A few months ago I wrote an article on the top ten best feminist horrors, and though I stand by those choices, had I seen Hush before I wrote that article, it would have been in the top three. Hell it may have even managed the top spot.
Hush is the story of a deaf/mute writer finding solace in a secluded woodside getaway after the end of a relationship; only to find herself at the mercy of a sociopathic game-playing tormentor. It is a cat and mouse tale all the way with ‘who’s on top’ changing throughout the course of its less-than-90-minute run time.
With a miniscule cast of barely four, this film is an exercise in tension. Kate Siegel wrote and starred in this film as ‘Maddie’ the deaf/mute writer, and if this is anything to go by she will have a promising career in both acting and screenwriting. She is never anything less than believable.
As the tormentor, John Gallagher Jr. is menacing and unknowable without ever becoming a caricature – no mean feat when he wears a mask for at least the first third of the film.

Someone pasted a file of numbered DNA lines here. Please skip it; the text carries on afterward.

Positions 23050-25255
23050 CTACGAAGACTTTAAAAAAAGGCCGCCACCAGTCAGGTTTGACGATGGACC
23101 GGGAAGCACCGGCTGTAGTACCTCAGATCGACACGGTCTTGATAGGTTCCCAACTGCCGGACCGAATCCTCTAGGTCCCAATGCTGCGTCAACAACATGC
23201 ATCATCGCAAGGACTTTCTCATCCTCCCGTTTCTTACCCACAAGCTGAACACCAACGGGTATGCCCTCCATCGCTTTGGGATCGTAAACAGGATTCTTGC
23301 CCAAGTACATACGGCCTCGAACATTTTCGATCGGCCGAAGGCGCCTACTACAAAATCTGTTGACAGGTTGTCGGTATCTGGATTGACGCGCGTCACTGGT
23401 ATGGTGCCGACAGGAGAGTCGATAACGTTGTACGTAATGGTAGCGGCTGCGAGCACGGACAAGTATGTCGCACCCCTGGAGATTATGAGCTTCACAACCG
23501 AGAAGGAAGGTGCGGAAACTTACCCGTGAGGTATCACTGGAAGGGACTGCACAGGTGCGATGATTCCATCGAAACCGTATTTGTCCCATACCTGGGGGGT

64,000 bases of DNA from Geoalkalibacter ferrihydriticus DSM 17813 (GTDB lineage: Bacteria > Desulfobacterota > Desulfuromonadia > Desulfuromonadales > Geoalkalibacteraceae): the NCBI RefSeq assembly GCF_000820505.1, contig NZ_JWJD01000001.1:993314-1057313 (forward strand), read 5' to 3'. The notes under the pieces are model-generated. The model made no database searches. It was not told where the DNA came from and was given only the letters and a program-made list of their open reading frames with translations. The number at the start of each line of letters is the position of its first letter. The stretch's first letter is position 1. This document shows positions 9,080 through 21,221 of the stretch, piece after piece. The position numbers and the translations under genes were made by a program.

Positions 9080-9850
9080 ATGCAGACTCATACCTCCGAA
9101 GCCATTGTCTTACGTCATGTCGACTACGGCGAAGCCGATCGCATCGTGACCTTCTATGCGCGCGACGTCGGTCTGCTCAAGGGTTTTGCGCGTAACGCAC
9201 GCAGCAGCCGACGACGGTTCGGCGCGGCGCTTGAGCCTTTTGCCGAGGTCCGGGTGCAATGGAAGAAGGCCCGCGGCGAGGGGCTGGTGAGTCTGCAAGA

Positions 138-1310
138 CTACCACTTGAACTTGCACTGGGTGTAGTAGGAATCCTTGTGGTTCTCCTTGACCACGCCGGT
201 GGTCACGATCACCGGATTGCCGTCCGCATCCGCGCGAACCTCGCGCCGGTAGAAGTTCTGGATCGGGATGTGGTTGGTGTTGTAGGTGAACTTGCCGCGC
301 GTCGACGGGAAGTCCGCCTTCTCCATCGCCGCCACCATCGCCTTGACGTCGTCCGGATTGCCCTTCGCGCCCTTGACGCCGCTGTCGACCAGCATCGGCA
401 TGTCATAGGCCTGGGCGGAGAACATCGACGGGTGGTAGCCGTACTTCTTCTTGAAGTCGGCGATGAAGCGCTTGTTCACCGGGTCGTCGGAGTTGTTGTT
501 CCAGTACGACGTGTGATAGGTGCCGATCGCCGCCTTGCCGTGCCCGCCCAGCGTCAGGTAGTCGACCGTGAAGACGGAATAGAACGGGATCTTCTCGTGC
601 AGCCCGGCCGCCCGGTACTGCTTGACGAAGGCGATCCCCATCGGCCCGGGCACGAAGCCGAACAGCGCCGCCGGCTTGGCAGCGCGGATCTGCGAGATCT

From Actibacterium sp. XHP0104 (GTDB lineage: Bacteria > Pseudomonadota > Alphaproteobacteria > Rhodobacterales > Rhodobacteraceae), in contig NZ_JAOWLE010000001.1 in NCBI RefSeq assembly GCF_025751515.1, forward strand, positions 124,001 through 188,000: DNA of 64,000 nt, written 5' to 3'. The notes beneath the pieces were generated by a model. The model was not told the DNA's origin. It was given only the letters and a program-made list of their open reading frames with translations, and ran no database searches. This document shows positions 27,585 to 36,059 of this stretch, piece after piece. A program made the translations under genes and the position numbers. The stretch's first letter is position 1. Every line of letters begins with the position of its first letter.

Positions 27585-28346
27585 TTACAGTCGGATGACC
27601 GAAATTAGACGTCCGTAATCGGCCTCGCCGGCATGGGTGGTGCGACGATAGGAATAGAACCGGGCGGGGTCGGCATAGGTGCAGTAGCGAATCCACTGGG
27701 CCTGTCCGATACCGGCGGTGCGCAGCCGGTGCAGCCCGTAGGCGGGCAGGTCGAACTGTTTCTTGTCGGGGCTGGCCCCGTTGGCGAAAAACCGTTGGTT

The script is spare, with great use of the one location utilizing all aspects of this house and its surrounds. The direction is tight and maintains the tension throughout.
The main character is rational, wily and always real; an intelligent script knows its harder to dismiss the scares when the characters do what you would do. Its so much easier to buy into what’s happening when the cast aren’t empty pawns to be pushed into killing position, when the wounds they suffer aren’t just brushed off like a flesh wound, when they mourn for their fallen friends.
A horror with a smart script will get you every time.
But this film also reminded me of one of the things I love best about horror – women. Horror stands alone as the only genre presenting actual lead roles in film for women, the only genre that allows women to be anything, not just relegated to the girlfriend role; the only genre where it isn’t even an issue that she is a woman. Every other genre, with the odd exception, seems to make films, and then it makes ‘women’s films’. Horror consistently features nice juicy roles for women to sink their teeth into and they don’t necessarily have to be ‘sexy’ or desirable or harpies or whores. If they’re sexy its because they want to be, if they want to beat the bad guy they just have to be smart and brave.
This is why I love horror.
And Hush was great.
Btw. (spoiler) in case you were worried, the cat lives!